In cellular technology.
The question always is and always will be about how much throughput a technology can achieve.
In order to answer, we need to specify the technology.
This discussion is focused on LTE.
For LTE. In Downlink throughput is received through Physical Downlink shared channel (PDSCH) .
The throughput achieved by the PDSCH depends upon:
The number of PDSCH Resource Elements depends upon:
Higher data rate depends upon modulation scheme.
Modulation scheme and quantity of redundancy depend upon the RF channel conditions.
UEs experiencing good channel conditions are more likely to be allocated higher order modulation
schemes with less redundancy
Multiple antenna transmission schemes (MIMO) increase the
throughput achieved by PDSCH.
2×2 MIMO using antenna port 0 and 1 approximately doubles the peak
throughput whereas 4×4 MIMO using antenna ports 0,1,2 and 3 approximately quadruples the peak throughput.
Cell specific reference signal overheads increase when using MIMO with
antenna ports 0,1,2 and 3 so the throughput are less than double and quadruple than the single antenna case.
PDSCH is a shared channel so its throughput capability is shared between all users.
Increasing the number of users reduces the throughput per user.
Users experiencing poor channel conditions reduce the overall total cell throughput .
Therefore as performance engineers and RF engineers you need to make sure users
experience minimal poor channel conditions.
The table below represents a set of theoretical absolute maximum physical layer throughput
which can be achieved if all Resource Elements are allocated to PDSCH channel and
the physical layer do not add any redundancy. ( This is not possible in practice , however
the table is provided as a reference from which you can have an understanding about
deriving the maximum expected throughput.
For non-MIMO throughputs values shown in the table A above.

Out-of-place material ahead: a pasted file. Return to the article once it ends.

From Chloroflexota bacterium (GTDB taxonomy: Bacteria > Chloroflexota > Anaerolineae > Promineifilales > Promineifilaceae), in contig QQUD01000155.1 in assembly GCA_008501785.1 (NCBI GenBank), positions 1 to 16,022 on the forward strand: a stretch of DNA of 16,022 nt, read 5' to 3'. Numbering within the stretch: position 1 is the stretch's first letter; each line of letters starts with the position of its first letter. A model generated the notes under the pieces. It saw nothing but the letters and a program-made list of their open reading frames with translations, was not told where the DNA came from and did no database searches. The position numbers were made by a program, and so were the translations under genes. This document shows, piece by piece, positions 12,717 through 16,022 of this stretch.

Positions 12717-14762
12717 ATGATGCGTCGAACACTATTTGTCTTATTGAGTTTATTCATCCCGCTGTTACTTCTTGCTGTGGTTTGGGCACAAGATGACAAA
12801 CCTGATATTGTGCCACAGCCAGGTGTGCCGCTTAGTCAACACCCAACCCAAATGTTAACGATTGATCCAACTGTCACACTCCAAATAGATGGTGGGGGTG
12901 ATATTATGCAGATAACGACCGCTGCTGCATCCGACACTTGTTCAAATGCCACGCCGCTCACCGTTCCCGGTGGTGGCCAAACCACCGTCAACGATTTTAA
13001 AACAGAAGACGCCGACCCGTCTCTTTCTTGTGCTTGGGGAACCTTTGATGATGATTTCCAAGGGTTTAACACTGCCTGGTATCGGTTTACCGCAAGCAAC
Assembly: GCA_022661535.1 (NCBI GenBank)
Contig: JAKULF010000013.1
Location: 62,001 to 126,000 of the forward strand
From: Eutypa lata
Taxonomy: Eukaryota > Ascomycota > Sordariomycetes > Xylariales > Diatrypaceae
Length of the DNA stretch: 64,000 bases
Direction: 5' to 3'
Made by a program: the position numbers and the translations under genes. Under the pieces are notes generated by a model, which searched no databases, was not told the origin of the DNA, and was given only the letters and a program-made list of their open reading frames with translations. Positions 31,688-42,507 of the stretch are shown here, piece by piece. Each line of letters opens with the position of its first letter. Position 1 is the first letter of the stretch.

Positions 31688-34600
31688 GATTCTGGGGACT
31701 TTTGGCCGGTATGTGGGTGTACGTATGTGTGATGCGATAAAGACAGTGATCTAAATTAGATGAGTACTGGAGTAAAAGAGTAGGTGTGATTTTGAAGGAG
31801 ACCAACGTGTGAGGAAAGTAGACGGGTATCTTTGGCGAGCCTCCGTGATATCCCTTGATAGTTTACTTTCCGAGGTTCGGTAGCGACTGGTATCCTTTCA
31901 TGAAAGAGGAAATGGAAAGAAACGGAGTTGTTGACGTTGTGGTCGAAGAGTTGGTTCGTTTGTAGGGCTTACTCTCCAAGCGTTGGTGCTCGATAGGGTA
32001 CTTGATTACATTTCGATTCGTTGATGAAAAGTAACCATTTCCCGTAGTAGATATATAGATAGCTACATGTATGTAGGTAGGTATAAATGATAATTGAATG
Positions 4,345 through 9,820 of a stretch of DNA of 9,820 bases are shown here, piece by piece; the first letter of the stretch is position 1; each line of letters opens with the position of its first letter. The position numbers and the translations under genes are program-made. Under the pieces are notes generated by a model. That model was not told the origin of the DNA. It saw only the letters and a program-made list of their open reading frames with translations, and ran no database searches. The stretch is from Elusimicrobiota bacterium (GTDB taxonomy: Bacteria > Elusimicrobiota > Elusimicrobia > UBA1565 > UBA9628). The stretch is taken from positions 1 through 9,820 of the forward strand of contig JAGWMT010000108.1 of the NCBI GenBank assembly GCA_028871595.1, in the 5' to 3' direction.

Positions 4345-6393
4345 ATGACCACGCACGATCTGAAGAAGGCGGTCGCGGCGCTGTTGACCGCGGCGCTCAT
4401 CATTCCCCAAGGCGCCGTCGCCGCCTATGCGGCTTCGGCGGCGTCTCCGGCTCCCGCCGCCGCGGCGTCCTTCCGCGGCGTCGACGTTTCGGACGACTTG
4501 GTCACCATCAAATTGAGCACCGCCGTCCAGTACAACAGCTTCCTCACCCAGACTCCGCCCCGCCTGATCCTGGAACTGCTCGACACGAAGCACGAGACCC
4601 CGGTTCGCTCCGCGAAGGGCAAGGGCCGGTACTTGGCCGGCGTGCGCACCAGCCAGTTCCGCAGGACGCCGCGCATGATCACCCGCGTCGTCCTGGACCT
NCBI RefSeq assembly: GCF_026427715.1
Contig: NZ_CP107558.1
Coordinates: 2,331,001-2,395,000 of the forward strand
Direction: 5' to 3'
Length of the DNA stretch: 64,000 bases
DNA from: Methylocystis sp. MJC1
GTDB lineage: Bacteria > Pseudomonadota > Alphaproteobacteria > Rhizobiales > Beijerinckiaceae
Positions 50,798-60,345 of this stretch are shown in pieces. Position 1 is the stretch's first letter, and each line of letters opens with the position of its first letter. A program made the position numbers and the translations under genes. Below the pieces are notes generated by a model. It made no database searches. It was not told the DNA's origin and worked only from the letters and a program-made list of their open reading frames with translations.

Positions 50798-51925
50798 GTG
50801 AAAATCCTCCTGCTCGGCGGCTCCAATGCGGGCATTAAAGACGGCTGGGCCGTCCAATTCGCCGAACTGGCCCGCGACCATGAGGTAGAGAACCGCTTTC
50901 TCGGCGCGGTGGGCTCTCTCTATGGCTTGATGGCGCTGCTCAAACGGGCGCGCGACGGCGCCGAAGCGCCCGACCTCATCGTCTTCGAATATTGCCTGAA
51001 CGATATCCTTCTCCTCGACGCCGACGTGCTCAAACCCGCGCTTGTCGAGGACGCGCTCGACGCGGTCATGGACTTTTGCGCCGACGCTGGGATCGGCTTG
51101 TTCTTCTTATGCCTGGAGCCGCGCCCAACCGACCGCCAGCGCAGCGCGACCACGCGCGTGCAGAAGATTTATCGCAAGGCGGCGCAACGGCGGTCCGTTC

These values have been generated by multiplying the modulation
symbol rate by the number of bits per symbol.
Looking at the bullet points for 20 MHz bandwidth above.
The Modulation symbol rate = 1200 * 14 / 0.001 = 16 Msps
The bit rate rate when using 64 QAM modulation scheme.
As there are 6 bits per symbol in case of 64 QAM modulation scheme
Therefore, 16.8 Msps * 6 bits per symbol = 100.8 Mbps
The MIMO throughputs in the table above have been generated by multiplying
the 64 QAM througputs by the relevant MIMO rank, i.e.
the throughputs have been double for 2×2 MIMO and quadrupled for 4×4 MIMO
In order to compute the maximum expected throughput is to remove the overheads generated by :
The table below shows the maximum physical layer throughput with the overheads removed.
The results are computed with a coding rate of 1. Which means the physical layer has
not introduced any redundancy.
The table B above illustrates the significant impact of the number of OFDMA symbols allocated to PDCCH, PCFICH and PHICH.
These physical channels can be allocated
In industry practice, the number of OFDM symbols allocated to PCFICH, PDCCH and PHICH depends upon the quantity of traffic loading the cell.
The values in table B are significantly less than table A.
For example, the throughput associated with the following channel
20 MHz channel + Normal Cyclic Prefix + 4×4 MIMO
decreases as follows
403 Mbps to 325 Mbps, 306 Mbps or 277 Mbps ( It all depends upon the number of symbols allocated to PDCCH, PCFICH and PHICH )